Farmers urge drivers to use caution during harvest season

Published: Sep. 13, 2023 at 5:42 PM CDT|Updated: Sep. 13, 2023 at 6:09 PM CDT
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JONESBORO, Ark. (KAIT) - On the commute to work or other places of business, you may have come up on a piece of farm equipment traveling down a busy roadway, which could cause a slight delay.

Through harvest season, farm equipment on roadways across Northeast Arkansas is standard.

“A lot of times, were able to use these back roads, and we try to do that the best we can. A lot of times, we’ve got to get our equipment out on the main roads on 63, 67, and 412. All these surrounding highways,” Lawrence County Farmer Cole Hicks explained.

Farmers must use area roads to access fields to harvest crops and ask drivers to use caution.

“I don’t blame people for being a little upset. When they have to get somewhere, I know that everyone is busy, and we want to respect that and try to get out of the way of everybody, but we also need everyone to understand that we’re just trying to do our job,” Hicks said.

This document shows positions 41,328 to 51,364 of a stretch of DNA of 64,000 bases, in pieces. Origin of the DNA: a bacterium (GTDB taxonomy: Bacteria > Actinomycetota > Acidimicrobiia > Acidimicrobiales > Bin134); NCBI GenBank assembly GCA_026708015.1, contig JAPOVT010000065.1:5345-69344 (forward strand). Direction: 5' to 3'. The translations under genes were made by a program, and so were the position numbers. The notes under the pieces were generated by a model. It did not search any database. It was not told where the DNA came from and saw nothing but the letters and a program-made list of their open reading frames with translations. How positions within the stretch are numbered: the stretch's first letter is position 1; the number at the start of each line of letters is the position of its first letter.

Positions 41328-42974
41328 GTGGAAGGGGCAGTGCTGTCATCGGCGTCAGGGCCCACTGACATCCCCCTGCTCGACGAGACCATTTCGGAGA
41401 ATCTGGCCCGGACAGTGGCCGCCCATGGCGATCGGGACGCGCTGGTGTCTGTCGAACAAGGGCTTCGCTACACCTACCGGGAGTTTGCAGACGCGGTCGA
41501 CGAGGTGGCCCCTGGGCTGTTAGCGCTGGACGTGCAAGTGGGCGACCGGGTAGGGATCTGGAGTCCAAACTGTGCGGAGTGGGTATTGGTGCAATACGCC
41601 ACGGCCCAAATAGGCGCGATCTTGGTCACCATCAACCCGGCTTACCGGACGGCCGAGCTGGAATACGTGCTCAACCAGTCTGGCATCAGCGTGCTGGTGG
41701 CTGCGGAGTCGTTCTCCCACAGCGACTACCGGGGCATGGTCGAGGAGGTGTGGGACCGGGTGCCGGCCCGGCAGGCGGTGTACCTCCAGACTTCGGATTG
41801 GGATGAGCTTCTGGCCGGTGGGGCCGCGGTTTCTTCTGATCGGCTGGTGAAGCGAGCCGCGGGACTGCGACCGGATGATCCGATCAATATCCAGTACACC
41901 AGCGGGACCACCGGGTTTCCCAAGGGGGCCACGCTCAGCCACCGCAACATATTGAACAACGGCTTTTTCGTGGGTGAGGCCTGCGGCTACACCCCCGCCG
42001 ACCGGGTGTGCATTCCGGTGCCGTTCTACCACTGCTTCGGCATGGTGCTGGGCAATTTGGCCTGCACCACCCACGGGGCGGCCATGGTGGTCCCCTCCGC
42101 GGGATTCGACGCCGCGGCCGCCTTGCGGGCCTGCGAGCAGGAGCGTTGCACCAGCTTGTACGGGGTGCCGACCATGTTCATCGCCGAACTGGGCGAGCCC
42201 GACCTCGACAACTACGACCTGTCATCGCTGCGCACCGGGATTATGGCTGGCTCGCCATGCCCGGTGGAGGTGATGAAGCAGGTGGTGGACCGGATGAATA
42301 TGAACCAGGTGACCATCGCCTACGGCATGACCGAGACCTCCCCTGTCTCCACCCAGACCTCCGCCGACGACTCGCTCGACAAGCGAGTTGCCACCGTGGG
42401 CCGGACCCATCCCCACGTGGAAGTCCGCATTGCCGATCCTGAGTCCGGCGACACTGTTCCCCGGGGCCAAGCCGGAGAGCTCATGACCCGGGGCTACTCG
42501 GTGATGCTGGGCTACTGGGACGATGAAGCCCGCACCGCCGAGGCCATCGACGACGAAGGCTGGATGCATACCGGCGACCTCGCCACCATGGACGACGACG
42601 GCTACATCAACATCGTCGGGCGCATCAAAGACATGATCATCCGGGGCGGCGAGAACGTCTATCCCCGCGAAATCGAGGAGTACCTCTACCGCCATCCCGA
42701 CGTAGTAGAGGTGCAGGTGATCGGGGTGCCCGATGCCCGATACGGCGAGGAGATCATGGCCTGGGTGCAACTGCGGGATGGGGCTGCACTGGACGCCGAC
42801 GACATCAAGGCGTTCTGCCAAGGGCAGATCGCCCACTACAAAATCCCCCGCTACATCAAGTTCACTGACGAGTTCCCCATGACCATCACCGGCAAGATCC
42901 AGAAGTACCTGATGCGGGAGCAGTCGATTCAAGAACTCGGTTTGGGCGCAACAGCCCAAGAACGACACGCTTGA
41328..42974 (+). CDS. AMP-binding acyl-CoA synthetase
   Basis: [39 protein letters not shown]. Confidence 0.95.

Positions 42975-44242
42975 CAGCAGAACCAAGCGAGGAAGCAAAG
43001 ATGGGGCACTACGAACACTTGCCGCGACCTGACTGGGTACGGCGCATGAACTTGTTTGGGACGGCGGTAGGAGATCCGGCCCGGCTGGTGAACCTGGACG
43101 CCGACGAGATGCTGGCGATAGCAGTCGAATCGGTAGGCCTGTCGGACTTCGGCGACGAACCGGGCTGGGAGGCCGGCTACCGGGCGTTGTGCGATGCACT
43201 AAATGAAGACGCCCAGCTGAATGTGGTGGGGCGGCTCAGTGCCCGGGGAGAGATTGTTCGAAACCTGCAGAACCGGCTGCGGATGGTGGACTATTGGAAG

Arkansas and Missouri saw their fair share of crashes last year involving farm equipment.

“We saw last year 177 traffic crashes, which unfortunately resulted in seven fatalities and around 63 people being injured in those crashes, and this year we’re looking to avoid that,” Missouri State Highway Patrol Troop G Sergeant Eddie Young said.

Farmers say they understand the frustration of getting stuck behind a piece of their equipment, but at the end of the day, it’s necessary to use the area roads.

“We’ve got to do our jobs. That’s just part of it. Unfortunately, I apologize for all of us having to be out in the roadways with our equipment, but we’ve got to get to each field, and we’ve got to move around just like anyone else,” Hicks explained.

Drivers in both states are urged to use extreme caution when approaching the equipment.

“The main thing is to slow down and be patient when you’re coming up on farm equipment. Expect it to be out on the roadway. Keep attention when they’re turning on or exiting the road,” Sgt. Young added.

When passing a piece of farm equipment, make sure it’s safe to do so.